Haarlem City Tour
Haarlem City Tour
Haarlem is one of the beautiful cities of the Netherlands. It has a rich history that goes back to the 13th century when Willem II, the son of Floris the fourth, gave Haarlem city rights.
The city is dominated by the St. Bavo Church, a medieval cross church (construction period: 1370-1520) in the Gothic architectural style. Around it is the Grote Markt, with numerous terraces. In addition, there is a second Bavo, the Bavo Cathedral, which is slightly outside the center.
Laurens Janszoon Coster
On the Grote Markt is the statue of Laurens Janszoon Coster, who was considered the inventor of printing for centuries. Today, however, it is widely believed that the German Johannes Gutenberg invented printing in Europe. Nevertheless, Haarlem has a great past as a book city with important printing companies. Everyone still knows the Haarlem writers Harry Mulisch and Godfried Bomans.
A beautiful river, the Spaarne, winds through the city. Recently, on the occasion of a family member's birthday, I took a boat trip through the Spaarne to Spaarndam, where we got off for a moment at the statue of Hansje Brinker. As all Americians know, he put his finger in the dike with which he saved the country from a major disaster. We returned and ended up in a cozy tapas restaurant on the Grote Markt, El Pincho, which I can recommend to everyone.
David Callan is deeply impressed by the city, especially because of the kindness of the inhabitants. See his tour in the video below.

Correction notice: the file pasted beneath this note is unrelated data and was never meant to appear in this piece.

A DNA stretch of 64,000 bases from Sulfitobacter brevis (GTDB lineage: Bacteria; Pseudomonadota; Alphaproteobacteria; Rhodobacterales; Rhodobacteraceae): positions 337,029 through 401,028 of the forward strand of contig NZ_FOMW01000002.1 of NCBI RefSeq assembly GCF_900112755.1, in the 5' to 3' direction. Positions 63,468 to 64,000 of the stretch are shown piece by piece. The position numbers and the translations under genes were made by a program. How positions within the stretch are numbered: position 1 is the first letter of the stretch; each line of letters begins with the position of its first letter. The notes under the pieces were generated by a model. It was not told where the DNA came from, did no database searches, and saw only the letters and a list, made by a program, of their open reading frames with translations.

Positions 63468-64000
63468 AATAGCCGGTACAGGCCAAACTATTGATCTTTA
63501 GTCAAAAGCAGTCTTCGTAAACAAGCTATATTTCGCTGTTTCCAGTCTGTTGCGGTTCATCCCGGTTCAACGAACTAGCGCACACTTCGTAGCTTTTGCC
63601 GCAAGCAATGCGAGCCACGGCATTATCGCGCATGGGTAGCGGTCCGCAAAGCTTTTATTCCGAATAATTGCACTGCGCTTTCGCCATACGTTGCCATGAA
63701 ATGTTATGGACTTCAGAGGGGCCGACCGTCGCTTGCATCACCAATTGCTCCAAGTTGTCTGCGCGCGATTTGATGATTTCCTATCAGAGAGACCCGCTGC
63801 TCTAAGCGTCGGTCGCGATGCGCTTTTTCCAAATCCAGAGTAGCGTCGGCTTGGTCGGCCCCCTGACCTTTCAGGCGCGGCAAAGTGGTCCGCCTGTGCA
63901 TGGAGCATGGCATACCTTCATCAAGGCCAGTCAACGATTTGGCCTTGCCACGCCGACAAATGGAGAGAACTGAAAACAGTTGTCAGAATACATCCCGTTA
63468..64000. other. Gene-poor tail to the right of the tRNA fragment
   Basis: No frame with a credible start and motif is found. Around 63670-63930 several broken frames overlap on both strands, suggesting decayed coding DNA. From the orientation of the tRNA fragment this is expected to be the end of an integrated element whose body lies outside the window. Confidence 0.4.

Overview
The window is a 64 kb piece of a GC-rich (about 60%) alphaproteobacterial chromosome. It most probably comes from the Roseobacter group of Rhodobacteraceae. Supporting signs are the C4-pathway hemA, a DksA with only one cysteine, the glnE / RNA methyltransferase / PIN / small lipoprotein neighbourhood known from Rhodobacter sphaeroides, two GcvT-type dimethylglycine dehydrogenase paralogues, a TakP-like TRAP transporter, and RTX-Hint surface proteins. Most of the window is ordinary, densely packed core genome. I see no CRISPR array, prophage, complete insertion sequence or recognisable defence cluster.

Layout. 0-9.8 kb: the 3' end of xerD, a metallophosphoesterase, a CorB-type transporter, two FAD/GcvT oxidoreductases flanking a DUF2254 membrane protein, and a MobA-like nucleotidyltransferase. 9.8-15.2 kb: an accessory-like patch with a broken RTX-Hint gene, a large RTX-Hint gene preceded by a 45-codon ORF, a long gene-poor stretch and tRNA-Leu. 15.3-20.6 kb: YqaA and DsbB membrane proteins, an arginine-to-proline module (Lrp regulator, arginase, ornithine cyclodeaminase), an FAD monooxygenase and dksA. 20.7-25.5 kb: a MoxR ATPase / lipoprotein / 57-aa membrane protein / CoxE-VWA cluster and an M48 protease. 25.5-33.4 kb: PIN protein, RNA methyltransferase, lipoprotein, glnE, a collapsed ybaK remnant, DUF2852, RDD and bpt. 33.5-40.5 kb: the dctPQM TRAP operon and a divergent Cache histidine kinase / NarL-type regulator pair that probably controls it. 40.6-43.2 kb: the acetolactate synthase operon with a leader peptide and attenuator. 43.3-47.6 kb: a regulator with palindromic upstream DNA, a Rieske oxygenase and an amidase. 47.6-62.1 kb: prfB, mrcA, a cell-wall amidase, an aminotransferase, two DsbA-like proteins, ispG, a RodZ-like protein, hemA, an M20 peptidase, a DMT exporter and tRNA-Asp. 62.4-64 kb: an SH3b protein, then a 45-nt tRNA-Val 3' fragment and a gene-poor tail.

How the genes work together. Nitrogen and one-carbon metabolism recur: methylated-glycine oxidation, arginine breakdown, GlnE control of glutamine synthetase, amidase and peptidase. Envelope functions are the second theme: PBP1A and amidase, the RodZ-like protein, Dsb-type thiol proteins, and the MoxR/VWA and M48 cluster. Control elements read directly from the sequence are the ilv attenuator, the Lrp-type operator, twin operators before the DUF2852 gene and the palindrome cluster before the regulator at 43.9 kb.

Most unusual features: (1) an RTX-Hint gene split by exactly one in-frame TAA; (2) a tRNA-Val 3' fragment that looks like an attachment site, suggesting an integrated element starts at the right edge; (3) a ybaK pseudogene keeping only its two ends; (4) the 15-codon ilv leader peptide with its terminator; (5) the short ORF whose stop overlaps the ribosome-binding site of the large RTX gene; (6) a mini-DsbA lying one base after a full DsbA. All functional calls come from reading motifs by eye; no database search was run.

The historic city of Haarlem is one of the most attractive destinations in the Netherlands. We show the main neighborhoods you want to have a look at when you're visiting Haarlem, a real Dutch treat. In the center the market square with the great church towering over, and just below there is a series of pedestrian lanes lined with shops and cafés that are very charming, and there are little side residential lanes here as well.
Haarlem is only 15 minutes away from Amsterdam by train, so it makes an easy day-trip, but this small city is so fascinating you might want to spend a night or two to fully enjoy the experience. Many of these brick buildings date back 400 years to the 17th century when Haarlem was at its peak of prosperity. They were homes and workshops and warehouses of the merchants.
Today there are a lot of bars and restaurants and then it becomes a shopping street. And this leads us right into perhaps the most charming street in Haarlem and maybe the cutest lane in the country. Kleine Houtstraat. You won't get lost here because it's a small district and the streets are rather straight and run at right angles to each other, but there's plenty here to keep you busy for a full day just wandering around.
Walk along some of these connecting streets like Anegang, it's almost like a wide shopping mall that joins up three of the other main shopping streets. You'll find the shoppers and workers are friendly and ready to talk. There is frequent train service every 10 minutes between Haarlem and Amsterdam.
However if you come on day trip you're probably not going to be getting to the ends of some of the shopping lanes and into the interesting little back streets or to the museums. If you spend a night or two you'll have plenty of time.
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